Bad things happen to good people, and good people sometimes do bad things

Rabbi Harold Kushner wrote his now classic book, “When Bad Things Happen to Good People”, to deal with the injustice of trauma in his own...



Rabbi Harold Kushner wrote his now classic book, “When Bad Things Happen to Good People”, to deal with the injustice of trauma in his own life and always find a way to keep his faith in God.

He showed the millions of people who read his book over four decades how he faced the terrible suffering and ultimate death of his son at the age of 14 from an incurable genetic disease, and how they could learn. of his experience.

“Any attempt to make sense of the pain and evil of the world,” Kushner wrote, “will be seen as success or failure depending on whether it offers an acceptable explanation of why our family had to go through what we have done.”

When the opposite happens – a good person commits pain or harm – we need an explanation even more. How could someone we trust betray, lie or steal? How can an ordinarily calm and thoughtful person commit a heinous act of violence? Unless there is a confession or a trial, we may never know for sure, which only makes our need to understand more urgent.

I don’t practice as a therapist, but my work as a psychologist has long focused on understanding extreme states and unrequited perceptions or beliefs from the perspective of the person experiencing them. I know a lot of people who have done things that I find disgusting, weird, or scary; getting to understand how they themselves explain these things is crucial to understanding them. Even if a person’s own narrative is difficult to capture or reframe events in a way that defies convention, it is still essential to constructing a proper explanation for one’s actions.

As Rabbi Kushner shows us, because we want to believe in a just world, we often cannot bear the ambiguity of not judging, especially when an action is violent or threatening. Evil must be punished. In the end, good must triumph. But whether we like it or not, that’s not the way the world we live in works.

The desire to put events in a coherent narrative form, to be able to explain what happened from beginning to end, is at the heart of the human being. This is what we do – we make sense of life through history. Actions that cannot be ordered in this way threaten the very ground on which we stand. Again and again we hear journalists or politicians condemning what someone has done while calling it “random” or “foolish.” In other words, an action for which they have no explanation.

But in psychology, we assume that every human action has meaning, and even behavior that seems impulsive or out of control can still make sense. Behavior in itself is never “foolish”; it’s just that we haven’t (yet) found a way to understand how and why this happened. This process has nothing to do with judgment. You can make sense of something and condemn it anyway. But declaring it “insane” or saying “some people are like that” only serves to make us feel helpless.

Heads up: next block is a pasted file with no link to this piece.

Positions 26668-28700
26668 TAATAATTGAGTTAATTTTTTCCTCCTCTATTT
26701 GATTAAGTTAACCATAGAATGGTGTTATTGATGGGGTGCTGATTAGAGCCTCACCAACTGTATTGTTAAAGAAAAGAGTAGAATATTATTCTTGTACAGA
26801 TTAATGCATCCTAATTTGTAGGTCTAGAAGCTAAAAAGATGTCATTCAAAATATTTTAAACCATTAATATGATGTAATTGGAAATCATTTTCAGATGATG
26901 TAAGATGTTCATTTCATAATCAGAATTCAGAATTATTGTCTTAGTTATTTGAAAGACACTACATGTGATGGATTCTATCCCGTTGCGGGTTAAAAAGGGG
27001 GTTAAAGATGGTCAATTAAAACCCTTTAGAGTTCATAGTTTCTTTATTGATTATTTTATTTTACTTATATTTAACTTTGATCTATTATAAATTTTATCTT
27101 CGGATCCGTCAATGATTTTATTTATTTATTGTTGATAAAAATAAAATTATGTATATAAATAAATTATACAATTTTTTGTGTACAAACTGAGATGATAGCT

Asking whether there really is a just world, or whether good people can indeed sometimes do very bad things, leaves us fearful and vulnerable. Comforting oneself with platitudes (“violence was in her DNA”; “she is a compulsive liar”; “no motive could be found for her actions”) has become an acceptable alternative to tackle the real one. complexity of human behavior.

It is very difficult to tolerate the ambiguity of not knowing, or at least not being able to articulate actions and ways of being that seem discordant or contradictory. Yet if there is one thing that I have learned in 40 years as a psychologist, it is that people are extraordinarily complicated, and often our own limitations, and not an action in itself, are what. prevents us from being able to understand it.

Of course, we should judge criminal or abusive behavior as bad, maybe even bad, but judgment without an explanation is ultimately hollow and does a disservice to our ability as human beings to make sense. We live in a time when more and more of us seem to be putting less and less effort into trying to understand the thought patterns, behaviors and feelings of others, but it comes at a price and we have to ask ourselves if the costs are worth it. .

Gail A Hornstein, PhD, is the author of “To Redeem One Person is to Redeem the World: The Life of Frieda Fromm-Reichmann” and “Agnes’s Jacket: A Psychologist’s Search for the Meanings of Madness”. She lives in Northampton.



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Newsrust - US Top News: Bad things happen to good people, and good people sometimes do bad things
Bad things happen to good people, and good people sometimes do bad things
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